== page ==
myself parceling thoughts into paragraphs
to be mailed, as if he had already left.
One: after three flights of stairs,
how could he have guessed which
was the right room, there being no sign
on the door?
Two: his sense of direction
has nothing to do with the compass-
shaped lighter in his pocket, yet another
Three: white squares
on walls where maps must have hung,
tour brochures still on monobloc chairs,
steel cabinets perched on trolleys,
all make up one story: even this place
is in the process of moving.
(A traveling
travel agency, like a garage sale
in a real garage.)
I think of a neighbor
who parked her car out on the curb
while strangers rifled through silverware
and books, furniture and shirts: a houseful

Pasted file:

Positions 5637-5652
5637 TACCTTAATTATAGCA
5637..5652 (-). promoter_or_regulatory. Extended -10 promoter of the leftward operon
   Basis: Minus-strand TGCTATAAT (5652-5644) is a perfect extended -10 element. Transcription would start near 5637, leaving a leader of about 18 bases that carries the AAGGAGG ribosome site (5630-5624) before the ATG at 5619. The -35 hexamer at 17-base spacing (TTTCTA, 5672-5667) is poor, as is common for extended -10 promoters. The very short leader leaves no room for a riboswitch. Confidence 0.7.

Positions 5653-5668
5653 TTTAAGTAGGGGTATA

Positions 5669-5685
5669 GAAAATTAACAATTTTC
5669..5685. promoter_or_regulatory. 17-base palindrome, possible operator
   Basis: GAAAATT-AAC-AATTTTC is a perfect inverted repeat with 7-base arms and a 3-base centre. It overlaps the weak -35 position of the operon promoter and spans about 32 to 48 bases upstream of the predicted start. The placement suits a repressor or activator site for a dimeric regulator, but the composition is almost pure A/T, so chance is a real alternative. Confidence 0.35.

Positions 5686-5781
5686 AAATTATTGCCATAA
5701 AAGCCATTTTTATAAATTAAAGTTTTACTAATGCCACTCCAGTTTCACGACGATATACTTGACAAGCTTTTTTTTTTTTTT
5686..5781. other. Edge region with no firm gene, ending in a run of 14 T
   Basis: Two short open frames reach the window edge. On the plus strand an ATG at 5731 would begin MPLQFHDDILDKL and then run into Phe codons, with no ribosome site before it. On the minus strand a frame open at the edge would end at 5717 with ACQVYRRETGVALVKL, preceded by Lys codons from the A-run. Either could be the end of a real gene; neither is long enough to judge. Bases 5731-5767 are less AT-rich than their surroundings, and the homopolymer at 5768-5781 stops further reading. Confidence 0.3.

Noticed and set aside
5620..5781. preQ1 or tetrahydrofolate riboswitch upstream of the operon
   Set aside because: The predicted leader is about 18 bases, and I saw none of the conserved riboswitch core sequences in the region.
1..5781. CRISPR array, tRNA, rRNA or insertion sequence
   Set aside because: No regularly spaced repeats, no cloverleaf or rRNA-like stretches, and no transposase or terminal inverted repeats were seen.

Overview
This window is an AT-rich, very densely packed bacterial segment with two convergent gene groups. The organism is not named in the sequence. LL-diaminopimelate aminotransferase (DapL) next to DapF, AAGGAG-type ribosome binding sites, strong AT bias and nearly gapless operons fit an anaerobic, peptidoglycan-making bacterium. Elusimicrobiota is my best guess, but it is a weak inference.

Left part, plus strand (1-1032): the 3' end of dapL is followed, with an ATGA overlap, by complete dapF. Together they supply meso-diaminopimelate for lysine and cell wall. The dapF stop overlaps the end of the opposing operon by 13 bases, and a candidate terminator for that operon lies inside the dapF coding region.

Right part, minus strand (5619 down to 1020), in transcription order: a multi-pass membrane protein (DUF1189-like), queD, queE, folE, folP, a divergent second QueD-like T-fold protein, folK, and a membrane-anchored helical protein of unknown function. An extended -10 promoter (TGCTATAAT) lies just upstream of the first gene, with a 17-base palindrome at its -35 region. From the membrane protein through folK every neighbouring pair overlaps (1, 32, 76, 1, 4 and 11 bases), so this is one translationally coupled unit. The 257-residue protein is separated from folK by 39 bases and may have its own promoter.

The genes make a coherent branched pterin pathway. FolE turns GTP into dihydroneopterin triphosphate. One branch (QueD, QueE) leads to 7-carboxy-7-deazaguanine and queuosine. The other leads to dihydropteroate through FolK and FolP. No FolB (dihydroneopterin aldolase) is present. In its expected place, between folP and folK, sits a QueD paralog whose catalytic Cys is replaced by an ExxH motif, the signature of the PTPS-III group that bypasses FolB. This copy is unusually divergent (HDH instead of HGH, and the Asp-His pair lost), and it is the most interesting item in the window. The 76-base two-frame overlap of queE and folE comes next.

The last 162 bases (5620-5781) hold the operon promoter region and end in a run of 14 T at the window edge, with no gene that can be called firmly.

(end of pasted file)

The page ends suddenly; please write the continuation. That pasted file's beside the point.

of detritus in the driveway, selling for less
than their worth.
She looked on with resolve
(or was it nonchalance?), her eyes saying:
No room for baggage; I am bartering
my heart for another life.
And now he—
who is neither neighbor nor stranger to me—
what would he say in this, my story
of the last errand?
(That he has been
a tourist all this time? That his hunger
for border-jumping is insatiable?)
I sit at the edge
of my chair, waiting for—there it flickers,
as an agent hands him his plane ticket—
the look of a child asking if it is all right
to leave, as if permission were mine
to give.
I watch the agent reading,
taking forever to turn the page. I want to ask
where the maps are, to see the red dots—
like the lit ends of cigarettes—in place
of the cities we love.
Instead, I make my knuckles
crack a code into the air: Leave already,
so you can write to me. I need
to read your version of this story.